Taiwanese research institutes have developed a new memory-card standard called the miCard (Multiple Interface Card). This card has been designed to operate with both consumer electronics and personal computers. The cards are designed to be compatible with the MMC type memory cards used in many low end consumer electronics products as well as the USB standard which enables interaction with PC's and laptops.
As you can see, the miCard is tiny and can be inserted directly in to a USB socket without the need to have a full-size USB connector. For use with MMC-compatible devices, the miCard is inserted into a small adapter. The miCard should be available from the third quarter of this year with twelve Taiwanese companies including Asustek, Ben-Q and RiChip ready to go in to manufacture. Officials estimate that Taiwanese companies will save over $40,000,000 in licensing fees by using the miCard standard.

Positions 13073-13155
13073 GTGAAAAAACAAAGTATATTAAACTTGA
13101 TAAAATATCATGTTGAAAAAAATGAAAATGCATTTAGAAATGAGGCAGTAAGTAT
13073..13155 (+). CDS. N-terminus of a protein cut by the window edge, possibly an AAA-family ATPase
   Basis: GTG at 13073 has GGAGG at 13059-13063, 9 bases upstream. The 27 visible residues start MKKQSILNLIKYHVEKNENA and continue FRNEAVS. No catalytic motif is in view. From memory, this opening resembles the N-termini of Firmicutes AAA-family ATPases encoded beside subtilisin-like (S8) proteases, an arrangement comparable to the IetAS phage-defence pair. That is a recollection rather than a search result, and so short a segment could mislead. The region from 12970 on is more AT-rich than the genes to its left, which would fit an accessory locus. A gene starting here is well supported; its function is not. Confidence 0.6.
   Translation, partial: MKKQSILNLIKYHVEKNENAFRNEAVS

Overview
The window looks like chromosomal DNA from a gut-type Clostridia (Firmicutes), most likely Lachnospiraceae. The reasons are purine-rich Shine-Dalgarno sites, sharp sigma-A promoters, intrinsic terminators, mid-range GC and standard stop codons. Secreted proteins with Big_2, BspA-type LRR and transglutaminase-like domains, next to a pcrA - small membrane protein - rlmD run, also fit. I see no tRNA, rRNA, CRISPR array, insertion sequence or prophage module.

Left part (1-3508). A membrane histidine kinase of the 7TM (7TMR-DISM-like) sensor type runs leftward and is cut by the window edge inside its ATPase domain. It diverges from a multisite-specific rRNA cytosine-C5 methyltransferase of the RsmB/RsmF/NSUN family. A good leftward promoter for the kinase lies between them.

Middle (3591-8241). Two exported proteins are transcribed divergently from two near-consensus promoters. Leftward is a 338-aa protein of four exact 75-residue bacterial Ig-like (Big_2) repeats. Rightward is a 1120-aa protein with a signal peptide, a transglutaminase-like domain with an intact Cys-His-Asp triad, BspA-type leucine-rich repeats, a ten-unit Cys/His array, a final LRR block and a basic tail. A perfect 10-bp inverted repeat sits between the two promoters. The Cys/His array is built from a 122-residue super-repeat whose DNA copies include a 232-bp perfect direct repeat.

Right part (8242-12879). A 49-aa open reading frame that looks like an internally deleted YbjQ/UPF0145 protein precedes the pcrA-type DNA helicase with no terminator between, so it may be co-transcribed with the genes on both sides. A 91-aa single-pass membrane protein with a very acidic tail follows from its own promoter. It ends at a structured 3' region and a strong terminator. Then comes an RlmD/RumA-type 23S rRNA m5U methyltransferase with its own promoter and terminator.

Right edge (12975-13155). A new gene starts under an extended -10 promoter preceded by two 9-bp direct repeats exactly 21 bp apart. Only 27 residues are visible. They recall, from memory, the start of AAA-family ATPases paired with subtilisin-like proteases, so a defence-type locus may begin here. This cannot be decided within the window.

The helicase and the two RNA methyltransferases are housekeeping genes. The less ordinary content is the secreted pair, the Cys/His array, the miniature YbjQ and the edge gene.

Storage space will initially top out at 8GB but the maximum capacity is expected to increase to 2048GB over time (that's 2TB!!). A major advantage of the miCard over traditional MMC cards is that a separate reader won't be required to transfer data over to a computer. The miCard can simply be removed from its adaptor and inserted in to the computer's USB port.
It's nice to see this kind of innovation (particularly the use of a low profile USB header), but I wonder whether it's just going to be another memory card format that ultimately ends up adding to the pile? I currently have to use CF memory in my digital SLR, SD in my satellite navigation, Sony Memory-Stick in my compact camera, and Sony Memory-Stick Duo in my PSP!